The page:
Israeli, Jordanian officials signing historic agreement on water trade

By
February 26, 2015 15:39

Signing the agreement on Thursday is National Infrastructure, Energy and Water Minister Silvan Shalom, alongside his Jordanian counterpart, Water and Irrigation Minister Hazim El-Naser.

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Dead Sea

Dead Sea. (photo credit:WIKIMEDIA COMMONS/IAN AND WENDY SEWELL)

Bringing a historic deal to fruition, Israeli and Jordanian government officials on Thursday afternoon are signing a bilateral agreement to exchange water and jointly funnel Red Sea brines to the shrinking Dead Sea.

The full-fledged agreement, which is being signed on the Jordanian side of the Dead Sea on Thursday afternoon, is the result of a memorandum of understanding signed among Israeli, Jordanian and Palestinian officials on December 9, 2013 in Washington, D.C.

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According to Thursday’s agreement, Jordan and Israel will share the potable water produced by a future desalination plant in Aqaba, from which salty brines will be piped to the Dead Sea. In return for its portion of the desalinated water in the South, Israel will be doubling its sales of Lake Kinneret (Sea of Galilee) water to Jordan on the countries’ northern border.

Signing the agreement on Thursday is National Infrastructure, Energy and Water Minister Silvan Shalom, alongside his Jordanian counterpart, Water and Irrigation Minister Hazim El-Naser.

"In Washington, we just declared that we are going to sign an agreement,” Maya Eldar, an advisor to Shalom on the project, told The Jerusalem Post on Thursday, over the phone from the signing ceremony. “This is a real agreement that is going to make sure the cooperation and relationship between Israel and Jordan is going to last."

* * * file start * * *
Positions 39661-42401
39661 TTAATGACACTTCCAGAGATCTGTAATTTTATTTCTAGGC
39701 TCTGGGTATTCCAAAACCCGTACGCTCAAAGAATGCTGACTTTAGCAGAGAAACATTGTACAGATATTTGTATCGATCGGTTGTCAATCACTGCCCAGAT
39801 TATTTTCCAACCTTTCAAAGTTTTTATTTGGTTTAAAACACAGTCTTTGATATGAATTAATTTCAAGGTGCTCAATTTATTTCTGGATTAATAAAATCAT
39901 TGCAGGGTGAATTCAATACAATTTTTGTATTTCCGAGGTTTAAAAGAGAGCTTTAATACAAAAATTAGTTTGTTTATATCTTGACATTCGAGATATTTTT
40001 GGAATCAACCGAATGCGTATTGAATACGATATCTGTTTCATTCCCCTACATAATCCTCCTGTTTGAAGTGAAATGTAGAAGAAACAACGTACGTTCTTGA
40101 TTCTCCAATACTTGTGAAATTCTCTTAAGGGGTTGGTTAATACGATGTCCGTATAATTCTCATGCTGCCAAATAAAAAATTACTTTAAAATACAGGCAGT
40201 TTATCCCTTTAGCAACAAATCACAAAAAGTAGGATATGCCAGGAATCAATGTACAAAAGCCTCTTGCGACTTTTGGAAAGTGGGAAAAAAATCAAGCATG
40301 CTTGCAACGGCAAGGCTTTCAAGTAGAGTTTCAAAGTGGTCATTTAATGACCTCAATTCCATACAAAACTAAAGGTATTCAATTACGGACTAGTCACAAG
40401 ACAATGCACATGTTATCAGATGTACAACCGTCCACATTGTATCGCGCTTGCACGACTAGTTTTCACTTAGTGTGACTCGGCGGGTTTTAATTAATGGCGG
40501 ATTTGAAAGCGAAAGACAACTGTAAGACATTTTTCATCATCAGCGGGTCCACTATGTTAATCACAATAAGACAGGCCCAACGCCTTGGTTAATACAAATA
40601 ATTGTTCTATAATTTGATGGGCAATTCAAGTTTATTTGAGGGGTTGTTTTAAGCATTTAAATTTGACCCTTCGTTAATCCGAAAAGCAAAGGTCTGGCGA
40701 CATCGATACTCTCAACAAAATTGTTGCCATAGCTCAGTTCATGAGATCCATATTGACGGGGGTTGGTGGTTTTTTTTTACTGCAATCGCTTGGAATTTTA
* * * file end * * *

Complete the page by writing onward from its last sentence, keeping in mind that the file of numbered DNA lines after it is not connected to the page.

More specifically, the agreement involves the construction of a 65- to 80-million cubic meter desalination plant in Aqaba, from which Israel would be able to buy some 35 m.cu.m. of water to convey to its desert south, Eldar explained. In return, Jordan would be able to buy an additional 50 m.cu.m. of water from Lake Kinneret annually, roughly doubling its current allocation and quenching of the increasingly thirsty northern portion of the country.

In addition to all of these water swaps among the neighbors, the agreement involves the construction of a 200-kilometer pipeline to carry residual salt brines from the Aqaba desalination plant to the depleting Dead Sea.

While the original December 2013 memorandum of understanding also called for Israel to enable the direct sale of an additional 20 m.cu.m. of water from Mekorot national water company to the PA, Eldar said that this issue is being worked on separately.

"We are going to provide water from the Israeli system to the Palestinians at points where they need water, and we are going to start discussing with them as soon as possible,” she said.

In addition to the commitment to the water exchanges and Red Sea to Dead Sea pipeline construction, the signatories on Thursday also committed to the formation of a Joint Administration Body for the project, where relevant officials from both countries will be equally represented, Eldar explained.

Calling the agreement signing an extension of the 1995 Israel-Jordan peace treaty, Eldar stressed that “this continues the chapter on water.”

“It’s a very historical moment,” she told the Post. “We’ve been working for so many years on this, and this is the first cooperation that is real – it’s for many years ahead.”

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